Then, halfway through the game, after exploring a city of beasts and a forest full of madmen and serpents, the player navigates the lost ruins of Byrgenwerth to a balcony overlooking a lake. They dive into the moon’s reflection, are brought to a white dimension beneath the water, and, perhaps unknowingly, they kill a god.
An involvement in videogames that’s continued throughout the decades sees Townley now focused on the growing interest in mobile and cloud gaming. He’s set his sights on capturing the best parts of more traditional gaming options while on the go.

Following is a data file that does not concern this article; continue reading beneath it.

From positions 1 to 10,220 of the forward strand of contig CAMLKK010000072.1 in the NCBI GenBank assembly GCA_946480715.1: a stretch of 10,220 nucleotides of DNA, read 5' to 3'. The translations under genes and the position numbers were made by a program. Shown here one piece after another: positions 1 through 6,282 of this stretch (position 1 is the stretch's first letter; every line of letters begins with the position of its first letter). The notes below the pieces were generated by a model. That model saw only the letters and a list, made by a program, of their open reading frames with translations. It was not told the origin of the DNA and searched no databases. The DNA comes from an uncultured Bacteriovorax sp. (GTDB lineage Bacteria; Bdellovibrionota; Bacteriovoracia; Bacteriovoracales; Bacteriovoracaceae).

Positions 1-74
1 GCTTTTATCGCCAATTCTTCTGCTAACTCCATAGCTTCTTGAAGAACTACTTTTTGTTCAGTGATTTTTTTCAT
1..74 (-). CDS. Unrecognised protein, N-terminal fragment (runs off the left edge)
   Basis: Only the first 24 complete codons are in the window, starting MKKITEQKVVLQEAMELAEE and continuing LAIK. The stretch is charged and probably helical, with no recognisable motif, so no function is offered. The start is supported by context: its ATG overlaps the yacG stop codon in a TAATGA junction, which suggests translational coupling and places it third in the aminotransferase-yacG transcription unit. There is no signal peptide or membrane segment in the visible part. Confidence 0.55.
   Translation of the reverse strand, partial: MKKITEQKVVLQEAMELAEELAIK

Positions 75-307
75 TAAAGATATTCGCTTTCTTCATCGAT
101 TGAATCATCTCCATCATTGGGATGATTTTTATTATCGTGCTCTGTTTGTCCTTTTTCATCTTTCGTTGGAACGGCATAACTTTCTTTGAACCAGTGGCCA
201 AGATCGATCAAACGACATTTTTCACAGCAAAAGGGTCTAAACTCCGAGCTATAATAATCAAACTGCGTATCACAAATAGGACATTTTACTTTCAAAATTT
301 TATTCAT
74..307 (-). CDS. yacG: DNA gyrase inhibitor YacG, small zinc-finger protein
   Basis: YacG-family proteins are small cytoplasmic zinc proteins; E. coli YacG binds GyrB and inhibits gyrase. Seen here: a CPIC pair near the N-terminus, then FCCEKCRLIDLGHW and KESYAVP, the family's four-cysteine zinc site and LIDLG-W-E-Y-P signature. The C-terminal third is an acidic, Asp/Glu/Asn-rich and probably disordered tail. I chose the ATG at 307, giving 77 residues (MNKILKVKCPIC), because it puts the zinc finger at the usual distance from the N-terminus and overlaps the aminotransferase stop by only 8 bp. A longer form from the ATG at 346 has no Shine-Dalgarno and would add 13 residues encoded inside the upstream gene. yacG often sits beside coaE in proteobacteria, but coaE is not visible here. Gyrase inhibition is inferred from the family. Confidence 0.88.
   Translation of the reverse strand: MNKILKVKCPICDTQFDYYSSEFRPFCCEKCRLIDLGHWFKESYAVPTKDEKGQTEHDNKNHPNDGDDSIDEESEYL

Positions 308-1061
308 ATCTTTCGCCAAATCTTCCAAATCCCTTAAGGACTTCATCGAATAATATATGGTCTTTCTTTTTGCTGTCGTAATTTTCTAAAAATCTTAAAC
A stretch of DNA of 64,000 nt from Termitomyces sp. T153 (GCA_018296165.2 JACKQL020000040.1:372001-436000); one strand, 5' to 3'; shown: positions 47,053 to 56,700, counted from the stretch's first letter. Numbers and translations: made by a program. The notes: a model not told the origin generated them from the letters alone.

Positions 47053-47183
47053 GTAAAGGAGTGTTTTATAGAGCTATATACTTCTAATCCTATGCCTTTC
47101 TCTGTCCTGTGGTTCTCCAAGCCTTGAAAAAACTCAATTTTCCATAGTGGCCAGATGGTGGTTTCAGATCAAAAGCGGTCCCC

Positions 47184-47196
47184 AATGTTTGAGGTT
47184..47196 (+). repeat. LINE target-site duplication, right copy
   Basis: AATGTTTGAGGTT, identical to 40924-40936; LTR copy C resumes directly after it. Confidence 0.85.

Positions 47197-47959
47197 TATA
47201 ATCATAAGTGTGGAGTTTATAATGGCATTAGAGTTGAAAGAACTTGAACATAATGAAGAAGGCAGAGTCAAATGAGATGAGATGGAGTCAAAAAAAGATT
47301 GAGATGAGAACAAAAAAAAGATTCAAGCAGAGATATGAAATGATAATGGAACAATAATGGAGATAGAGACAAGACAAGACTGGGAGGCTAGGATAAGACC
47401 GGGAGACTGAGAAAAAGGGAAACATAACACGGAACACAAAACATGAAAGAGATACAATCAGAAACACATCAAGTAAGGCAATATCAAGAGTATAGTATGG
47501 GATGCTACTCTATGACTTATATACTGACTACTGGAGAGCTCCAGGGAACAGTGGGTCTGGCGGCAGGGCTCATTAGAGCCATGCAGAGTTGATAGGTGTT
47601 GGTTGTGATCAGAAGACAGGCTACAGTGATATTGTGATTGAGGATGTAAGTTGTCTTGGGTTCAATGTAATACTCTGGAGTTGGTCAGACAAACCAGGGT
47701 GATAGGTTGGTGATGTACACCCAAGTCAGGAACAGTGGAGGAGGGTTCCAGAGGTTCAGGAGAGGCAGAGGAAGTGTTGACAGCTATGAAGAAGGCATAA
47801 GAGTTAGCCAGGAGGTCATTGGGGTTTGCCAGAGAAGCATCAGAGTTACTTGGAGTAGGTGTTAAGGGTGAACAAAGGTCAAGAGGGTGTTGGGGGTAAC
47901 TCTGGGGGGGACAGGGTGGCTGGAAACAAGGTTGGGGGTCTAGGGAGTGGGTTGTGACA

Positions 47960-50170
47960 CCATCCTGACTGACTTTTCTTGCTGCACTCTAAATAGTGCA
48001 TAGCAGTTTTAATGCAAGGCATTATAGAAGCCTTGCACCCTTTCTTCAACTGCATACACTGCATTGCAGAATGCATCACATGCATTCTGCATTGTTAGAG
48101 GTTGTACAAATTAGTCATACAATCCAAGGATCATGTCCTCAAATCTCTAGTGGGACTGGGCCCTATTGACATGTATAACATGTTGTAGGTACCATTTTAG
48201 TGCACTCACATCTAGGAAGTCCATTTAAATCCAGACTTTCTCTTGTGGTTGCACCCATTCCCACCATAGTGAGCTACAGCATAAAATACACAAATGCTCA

In some ways, however, the simplicity of Ni no Kuni II: The Board Game is also part of its strength. It’s a game that’s easy to learn and quick to play. In a world full of overly complex titles packed with fiddly little tokens and pieces, it almost feels old-fashioned.